Hero volunteers of AIDS crisis tell their stories at last

Macquarie University/The Lighthouse
Forty years since HIV/AIDS began taking lives, stories of the Australian volunteers who cared for the dying during the crisis years have been told in a moving new book co-authored by Macquarie University historian Robert Reynolds.

Jim Battiscombe discovered he was HIV positive in 1990, and spent the first two years of his diagnosis caring for his partner Peter, who had been diagnosed at the same time but quickly developed full-blown AIDS.

Compassion and care: Victorian Aids Council volunteers in 1987 … In the Eye of the Storm captures the experiences of volunteers who looked after AIDS sufferers in the 1980s and 1990s. Photo credit: Australian Lesbian and Gay Archives

As Professsor Robert Reynolds, co-author of new book In the Eye of the Storm, recounts, Peter – who with Jim had first registered the existence of HIV/AIDS during a 1983 holiday together in San Francisco – became emaciated and desperately ashamed of his body.

“But Jim said, ‘Don’t be ashamed, I have never loved you more than I do now,'” says Reynolds, a historian who is currently the Associate Dean Research in the Faculty of Arts.

The story of Jim, who survives today – and who after Peter’s death became a volunteer whose work included reaching out to the isolated community of straight HIV-positive men – is one of 12 told by Reynolds and his co-authors.

There was a short 10-year period of gay liberation before suddenly we were back into this context of sickness, illness, perversion and death.

As well as both HIV-positive and -negative gay men, the 12 interviewees include women and relatives of AIDS patients who stepped up at a time when the nation was gripped by terror and ignorance about the disease, and gay men bore the brunt.

“The AIDS epidemic was so potent because it set into an already existing shame about gay sexuality that many gay people would have felt growing up,” Reynolds says.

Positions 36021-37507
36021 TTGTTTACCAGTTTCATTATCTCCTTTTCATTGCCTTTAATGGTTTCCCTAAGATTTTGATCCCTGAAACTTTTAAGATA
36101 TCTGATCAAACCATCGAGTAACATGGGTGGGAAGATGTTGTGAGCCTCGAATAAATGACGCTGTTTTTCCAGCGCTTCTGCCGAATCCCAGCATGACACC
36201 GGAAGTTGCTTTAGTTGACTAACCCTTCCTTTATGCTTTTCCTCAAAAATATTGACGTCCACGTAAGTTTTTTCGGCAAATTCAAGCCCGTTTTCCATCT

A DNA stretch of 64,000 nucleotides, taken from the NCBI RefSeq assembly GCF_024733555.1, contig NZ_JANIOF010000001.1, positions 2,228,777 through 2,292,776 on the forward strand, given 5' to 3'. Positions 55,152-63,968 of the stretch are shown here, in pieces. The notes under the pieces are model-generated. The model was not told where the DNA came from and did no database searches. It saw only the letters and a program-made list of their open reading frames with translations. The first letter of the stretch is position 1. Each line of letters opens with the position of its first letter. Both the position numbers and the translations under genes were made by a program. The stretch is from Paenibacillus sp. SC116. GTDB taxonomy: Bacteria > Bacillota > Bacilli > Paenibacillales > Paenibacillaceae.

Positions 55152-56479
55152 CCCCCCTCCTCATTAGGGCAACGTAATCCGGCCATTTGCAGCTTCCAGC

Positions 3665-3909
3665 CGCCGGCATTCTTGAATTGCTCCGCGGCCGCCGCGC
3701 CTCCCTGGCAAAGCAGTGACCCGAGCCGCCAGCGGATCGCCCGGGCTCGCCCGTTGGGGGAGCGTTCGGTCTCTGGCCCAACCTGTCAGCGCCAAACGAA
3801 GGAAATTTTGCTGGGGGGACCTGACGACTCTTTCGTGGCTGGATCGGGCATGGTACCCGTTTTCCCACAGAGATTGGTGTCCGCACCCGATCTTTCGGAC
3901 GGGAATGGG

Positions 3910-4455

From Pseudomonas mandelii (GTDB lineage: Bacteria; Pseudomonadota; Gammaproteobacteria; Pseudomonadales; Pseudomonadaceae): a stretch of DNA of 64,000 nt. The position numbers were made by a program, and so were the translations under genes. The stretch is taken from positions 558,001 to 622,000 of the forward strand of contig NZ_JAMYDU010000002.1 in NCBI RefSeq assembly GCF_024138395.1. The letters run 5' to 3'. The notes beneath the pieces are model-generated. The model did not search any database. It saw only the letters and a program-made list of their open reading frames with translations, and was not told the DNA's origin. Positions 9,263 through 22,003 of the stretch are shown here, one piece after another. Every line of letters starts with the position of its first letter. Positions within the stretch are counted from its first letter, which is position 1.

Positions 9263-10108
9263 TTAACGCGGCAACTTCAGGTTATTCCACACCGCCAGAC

“Then there was a short 10-year period of gay liberation before suddenly we were back into this context of sickness, illness, perversion and death … it was a perfect cultural-medical storm.”

In The Eye of the Storm is Reynolds’ fourth book on post World War II gay life in Australia, but the first to delve deeply into HIV-AIDS.

“Primarily the book is a social history of the epidemic through the eyes of the volunteers,” Reynolds says.

Sydney mardi gras 1981, photography by William Yang

Out and proud: The 1981 Sydney Gay Mardi Gras, before HIV/AIDS descended on the community after only a short 10 years of gay liberation. Photo credit: William Yang

“The thing is it is now very much history – It is 40 years in June since The New York Times first reported this strange affliction affecting gay men.

“It is not that the after-effects of AIDS don’t continue, and around the world there is still a desperate problem in some areas, but in terms of those crisis years they are definitely in the past in Australia.”

Reynolds says that hearing the volunteers’ stories is important because it presents for readers the nuts and bolts experience of the epidemic – including what it was like to care for people as they died in their homes.

“It is also about what it was like as an HIV-positive person to find a way through volunteering to make it easier to live with HIV yourself; and it also gave us the opportunity to speak to family members and bring their stories out.”

Enduring grief